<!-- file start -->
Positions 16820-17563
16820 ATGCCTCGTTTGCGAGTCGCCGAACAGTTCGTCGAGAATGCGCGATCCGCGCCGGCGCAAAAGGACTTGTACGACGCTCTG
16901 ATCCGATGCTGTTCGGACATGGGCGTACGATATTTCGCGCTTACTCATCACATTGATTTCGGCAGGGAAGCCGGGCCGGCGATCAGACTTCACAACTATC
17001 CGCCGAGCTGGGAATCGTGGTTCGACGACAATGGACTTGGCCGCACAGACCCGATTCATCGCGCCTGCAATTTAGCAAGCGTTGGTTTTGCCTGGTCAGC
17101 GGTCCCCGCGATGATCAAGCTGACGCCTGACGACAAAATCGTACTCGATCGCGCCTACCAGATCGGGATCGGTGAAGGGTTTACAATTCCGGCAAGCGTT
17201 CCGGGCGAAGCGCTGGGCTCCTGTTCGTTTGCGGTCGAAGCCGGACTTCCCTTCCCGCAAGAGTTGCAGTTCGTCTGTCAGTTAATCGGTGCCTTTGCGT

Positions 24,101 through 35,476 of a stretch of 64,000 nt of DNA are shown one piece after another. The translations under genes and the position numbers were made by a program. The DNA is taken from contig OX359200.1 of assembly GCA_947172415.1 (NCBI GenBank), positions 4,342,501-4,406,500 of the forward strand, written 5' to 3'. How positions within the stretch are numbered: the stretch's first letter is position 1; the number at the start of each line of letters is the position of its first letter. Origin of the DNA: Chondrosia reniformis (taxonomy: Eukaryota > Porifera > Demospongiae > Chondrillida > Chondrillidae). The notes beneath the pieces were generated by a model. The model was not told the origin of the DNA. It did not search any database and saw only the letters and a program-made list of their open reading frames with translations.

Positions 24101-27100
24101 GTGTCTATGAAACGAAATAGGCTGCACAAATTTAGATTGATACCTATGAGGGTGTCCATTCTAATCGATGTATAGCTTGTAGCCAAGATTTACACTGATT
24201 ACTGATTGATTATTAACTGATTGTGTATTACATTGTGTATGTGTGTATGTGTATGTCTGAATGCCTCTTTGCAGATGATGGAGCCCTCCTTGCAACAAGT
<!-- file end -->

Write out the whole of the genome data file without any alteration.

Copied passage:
Positions 16820-17563
16820 ATGCCTCGTTTGCGAGTCGCCGAACAGTTCGTCGAGAATGCGCGATCCGCGCCGGCGCAAAAGGACTTGTACGACGCTCTG
16901 ATCCGATGCTGTTCGGACATGGGCGTACGATATTTCGCGCTTACTCATCACATTGATTTCGGCAGGGAAGCCGGGCCGGCGATCAGACTTCACAACTATC
17001 CGCCGAGCTGGGAATCGTGGTTCGACGACAATGGACTTGGCCGCACAGACCCGATTCATCGCGCCTGCAATTTAGCAAGCGTTGGTTTTGCCTGGTCAGC
17101 GGTCCCCGCGATGATCAAGCTGACGCCTGACGACAAAATCGTACTCGATCGCGCCTACCAGATCGGGATCGGTGAAGGGTTTACAATTCCGGCAAGCGTT
17201 CCGGGCGAAGCGCTGGGCTCCTGTTCGTTTGCGGTCGAAGCCGGACTTCCCTTCCCGCAAGAGTTGCAGTTCGTCTGTCAGTTAATCGGTGCCTTTGCGT

Positions 24,101 through 35,476 of a stretch of 64,000 nt of DNA are shown one piece after another. The translations under genes and the position numbers were made by a program. The DNA is taken from contig OX359200.1 of assembly GCA_947172415.1 (NCBI GenBank), positions 4,342,501-4,406,500 of the forward strand, written 5' to 3'. How positions within the stretch are numbered: the stretch's first letter is position 1; the number at the start of each line of letters is the position of its first letter. Origin of the DNA: Chondrosia reniformis (taxonomy: Eukaryota > Porifera > Demospongiae > Chondrillida > Chondrillidae). The notes beneath the pieces were generated by a model. The model was not told the origin of the DNA. It did not search any database and saw only the letters and a program-made list of their open reading frames with translations.

Positions 24101-27100
24101 GTGTCTATGAAACGAAATAGGCTGCACAAATTTAGATTGATACCTATGAGGGTGTCCATTCTAATCGATGTATAGCTTGTAGCCAAGATTTACACTGATT
24201 ACTGATTGATTATTAACTGATTGTGTATTACATTGTGTATGTGTGTATGTGTATGTCTGAATGCCTCTTTGCAGATGATGGAGCCCTCCTTGCAACAAGT